“We are not seeking to close our borders again as a country,” says Wells
NASSAU, BAHAMAS — Health Minister Renward Wells yesterday urged Bahamians to continue to abide by the health protocols and emergency orders throughout the remainder of the holiday season.
There have been fewer than 100 new COVID-19 cases recorded in The Bahamas in the past week.
As of Monday, COVID-19 cases in the country stood at 7,846, of which 1,444 remain active.
“I don’t want to jinx our situation in the country,” Wells told reporters outside Cabinet.
“I’m hoping that we do not enter a third wave. So far, the numbers have been very good in regards to COVID.
“…I’m just asking the Bahamian people, I know it’s a festive season, we know it’s a holiday season, we know you want to connect with family, but let’s do so in a way that is safe, so at the end of the day, all of us will be able to move through this period having the kind of festivities that we would need to and want to have and not have the blowback from not having done what we need to as a people.”
Wells noted that given the 14-day incubation period of the virus, health officials won’t be able to determine if there has been an uptick until the second week of January.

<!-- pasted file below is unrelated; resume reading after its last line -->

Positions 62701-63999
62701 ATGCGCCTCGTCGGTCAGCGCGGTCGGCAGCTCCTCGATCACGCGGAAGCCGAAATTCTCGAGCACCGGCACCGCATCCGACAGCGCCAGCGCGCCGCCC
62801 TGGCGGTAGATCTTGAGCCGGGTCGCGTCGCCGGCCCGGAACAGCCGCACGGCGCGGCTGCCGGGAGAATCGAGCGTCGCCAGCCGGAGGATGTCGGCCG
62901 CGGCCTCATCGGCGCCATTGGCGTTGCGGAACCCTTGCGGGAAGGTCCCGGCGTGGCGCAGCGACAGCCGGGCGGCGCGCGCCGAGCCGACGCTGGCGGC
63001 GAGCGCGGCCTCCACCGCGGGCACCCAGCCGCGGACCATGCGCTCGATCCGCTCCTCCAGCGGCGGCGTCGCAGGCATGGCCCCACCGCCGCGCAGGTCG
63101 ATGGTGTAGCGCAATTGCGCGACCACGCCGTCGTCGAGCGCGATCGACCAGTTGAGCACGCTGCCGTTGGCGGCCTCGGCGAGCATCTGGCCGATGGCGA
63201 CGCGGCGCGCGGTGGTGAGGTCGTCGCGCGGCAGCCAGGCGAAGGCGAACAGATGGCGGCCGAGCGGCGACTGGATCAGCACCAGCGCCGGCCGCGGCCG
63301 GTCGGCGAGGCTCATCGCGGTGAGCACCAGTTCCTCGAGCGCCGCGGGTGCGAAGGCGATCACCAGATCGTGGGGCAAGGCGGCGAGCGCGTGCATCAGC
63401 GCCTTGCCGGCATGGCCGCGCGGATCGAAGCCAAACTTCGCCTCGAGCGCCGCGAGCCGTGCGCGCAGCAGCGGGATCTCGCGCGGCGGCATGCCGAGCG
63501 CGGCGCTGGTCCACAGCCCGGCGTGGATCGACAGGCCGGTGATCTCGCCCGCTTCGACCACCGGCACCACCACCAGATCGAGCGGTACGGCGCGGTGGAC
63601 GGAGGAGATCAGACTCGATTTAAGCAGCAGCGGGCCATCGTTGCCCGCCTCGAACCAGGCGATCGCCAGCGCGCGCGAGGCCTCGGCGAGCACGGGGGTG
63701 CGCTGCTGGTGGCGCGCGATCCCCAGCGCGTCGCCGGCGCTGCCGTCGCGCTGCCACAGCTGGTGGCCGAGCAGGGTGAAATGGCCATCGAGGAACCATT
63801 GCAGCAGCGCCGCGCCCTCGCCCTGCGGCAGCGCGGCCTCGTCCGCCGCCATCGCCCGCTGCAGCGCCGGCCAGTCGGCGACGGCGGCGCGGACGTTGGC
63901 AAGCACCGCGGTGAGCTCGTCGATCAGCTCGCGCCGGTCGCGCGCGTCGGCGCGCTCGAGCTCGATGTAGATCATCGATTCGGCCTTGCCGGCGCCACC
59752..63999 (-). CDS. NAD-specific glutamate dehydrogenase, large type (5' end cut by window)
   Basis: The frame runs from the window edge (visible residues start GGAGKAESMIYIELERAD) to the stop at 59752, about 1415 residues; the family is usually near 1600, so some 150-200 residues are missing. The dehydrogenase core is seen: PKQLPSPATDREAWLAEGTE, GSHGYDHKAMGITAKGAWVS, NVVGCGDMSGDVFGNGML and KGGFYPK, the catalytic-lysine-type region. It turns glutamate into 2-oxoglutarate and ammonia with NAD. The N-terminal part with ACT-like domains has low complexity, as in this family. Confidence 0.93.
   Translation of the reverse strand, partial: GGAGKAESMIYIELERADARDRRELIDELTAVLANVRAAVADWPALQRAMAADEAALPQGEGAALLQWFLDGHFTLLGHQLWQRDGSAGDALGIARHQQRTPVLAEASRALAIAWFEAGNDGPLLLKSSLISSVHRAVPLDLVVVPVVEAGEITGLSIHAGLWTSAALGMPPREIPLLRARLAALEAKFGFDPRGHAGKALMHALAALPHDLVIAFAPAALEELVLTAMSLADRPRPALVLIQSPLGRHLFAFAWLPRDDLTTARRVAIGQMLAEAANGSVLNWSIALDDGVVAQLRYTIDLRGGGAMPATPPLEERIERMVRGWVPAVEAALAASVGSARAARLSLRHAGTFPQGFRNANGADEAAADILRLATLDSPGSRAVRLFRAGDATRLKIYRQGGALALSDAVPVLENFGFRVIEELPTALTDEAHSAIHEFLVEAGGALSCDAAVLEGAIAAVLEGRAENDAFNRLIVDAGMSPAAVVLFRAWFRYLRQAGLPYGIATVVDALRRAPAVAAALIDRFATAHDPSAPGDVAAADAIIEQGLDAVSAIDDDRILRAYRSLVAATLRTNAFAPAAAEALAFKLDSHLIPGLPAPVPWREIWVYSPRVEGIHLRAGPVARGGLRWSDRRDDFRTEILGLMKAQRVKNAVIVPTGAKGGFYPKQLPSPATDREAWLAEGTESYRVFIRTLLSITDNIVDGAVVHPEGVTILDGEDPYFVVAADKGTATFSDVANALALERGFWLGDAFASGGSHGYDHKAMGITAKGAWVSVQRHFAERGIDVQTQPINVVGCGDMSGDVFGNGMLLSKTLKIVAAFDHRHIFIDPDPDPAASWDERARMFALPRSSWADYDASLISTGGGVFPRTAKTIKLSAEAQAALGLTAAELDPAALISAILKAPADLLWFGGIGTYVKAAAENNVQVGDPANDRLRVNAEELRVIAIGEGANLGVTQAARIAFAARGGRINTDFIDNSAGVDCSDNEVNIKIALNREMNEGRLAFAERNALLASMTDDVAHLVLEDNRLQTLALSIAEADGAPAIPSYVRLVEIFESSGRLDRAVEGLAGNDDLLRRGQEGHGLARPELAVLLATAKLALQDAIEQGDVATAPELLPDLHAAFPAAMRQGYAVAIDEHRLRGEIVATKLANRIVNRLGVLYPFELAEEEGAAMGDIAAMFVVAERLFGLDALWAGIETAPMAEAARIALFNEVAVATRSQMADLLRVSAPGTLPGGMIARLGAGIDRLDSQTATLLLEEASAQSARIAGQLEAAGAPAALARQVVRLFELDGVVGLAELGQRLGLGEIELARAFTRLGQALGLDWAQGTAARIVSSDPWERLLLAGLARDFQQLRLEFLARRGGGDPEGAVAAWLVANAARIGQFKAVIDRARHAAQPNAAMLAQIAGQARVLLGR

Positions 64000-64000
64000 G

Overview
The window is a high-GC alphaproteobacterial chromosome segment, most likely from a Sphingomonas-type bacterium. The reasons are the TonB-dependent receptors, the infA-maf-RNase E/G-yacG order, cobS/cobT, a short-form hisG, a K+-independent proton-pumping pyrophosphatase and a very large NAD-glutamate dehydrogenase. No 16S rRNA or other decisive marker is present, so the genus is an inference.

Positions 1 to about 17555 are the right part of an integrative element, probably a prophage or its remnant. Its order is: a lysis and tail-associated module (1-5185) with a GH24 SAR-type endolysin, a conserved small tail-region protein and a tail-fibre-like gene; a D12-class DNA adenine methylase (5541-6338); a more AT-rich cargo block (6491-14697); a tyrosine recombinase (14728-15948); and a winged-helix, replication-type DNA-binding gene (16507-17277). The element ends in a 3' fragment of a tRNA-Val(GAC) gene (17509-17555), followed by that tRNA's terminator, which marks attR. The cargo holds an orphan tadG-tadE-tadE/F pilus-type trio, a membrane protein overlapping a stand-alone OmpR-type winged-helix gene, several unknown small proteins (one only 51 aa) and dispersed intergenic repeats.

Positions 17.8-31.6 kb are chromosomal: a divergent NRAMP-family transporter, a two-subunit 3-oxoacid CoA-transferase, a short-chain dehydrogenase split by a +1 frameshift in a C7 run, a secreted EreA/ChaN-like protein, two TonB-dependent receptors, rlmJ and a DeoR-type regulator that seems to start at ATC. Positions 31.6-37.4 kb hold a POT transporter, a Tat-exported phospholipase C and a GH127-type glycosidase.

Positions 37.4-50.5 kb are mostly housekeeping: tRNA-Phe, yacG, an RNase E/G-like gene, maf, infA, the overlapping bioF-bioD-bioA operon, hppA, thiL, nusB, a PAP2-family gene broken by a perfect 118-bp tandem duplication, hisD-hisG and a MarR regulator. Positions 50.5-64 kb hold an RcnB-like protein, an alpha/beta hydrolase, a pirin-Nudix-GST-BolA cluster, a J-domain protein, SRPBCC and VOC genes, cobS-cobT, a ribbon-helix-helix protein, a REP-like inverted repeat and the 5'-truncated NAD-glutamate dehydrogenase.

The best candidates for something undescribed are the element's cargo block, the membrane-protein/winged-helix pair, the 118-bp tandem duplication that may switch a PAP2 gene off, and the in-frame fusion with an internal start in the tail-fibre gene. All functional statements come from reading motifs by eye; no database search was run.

The Bahamas’ positivity rate has been below five percent over the past month, according to the health minister.
“We do have control of it in regards to community spread,” Wells added.
“But, as I said, we are monitoring our circumstance through this holiday.”
Several new variants of the virus have emerged since the original outbreak in Wuhan, China, in December 2019.
One new strain of the virus is currently surging in parts of the United Kingdom and has been detected in Canada this week.
Wells insisted that The Bahamas will not close its borders again, despite the new strains being seen globally.
He noted that while the latest strain of COVID-19 may be easier to spread, “the reality is it is not more variant or deadly than the current strain we have”.
“We are not seeking to close our borders again as a country,” he continued.
“The prime minister has spoken that we are in a phase where we are seeking to keep the economy open, keep the Bahamian people working and doing what we need to as a ministry of health, as a government, as a competent authority.”
Wells noted that if Bahamians were “naughty and not nice” during the holiday, that does not mean lockdown measures or restrictions will be implemented.
He noted the healthcare system, including contact tracing and surveillance teams, is being readied to deal with any potential surge.
“We are seeking to do all of the healthcare training protocols that are necessary without having to shut the country down,” Wells added.
“We only go to lockdowns when the spread, the positivity rate is so astronomical that we need to shut the nation down to get our hands on the virus.”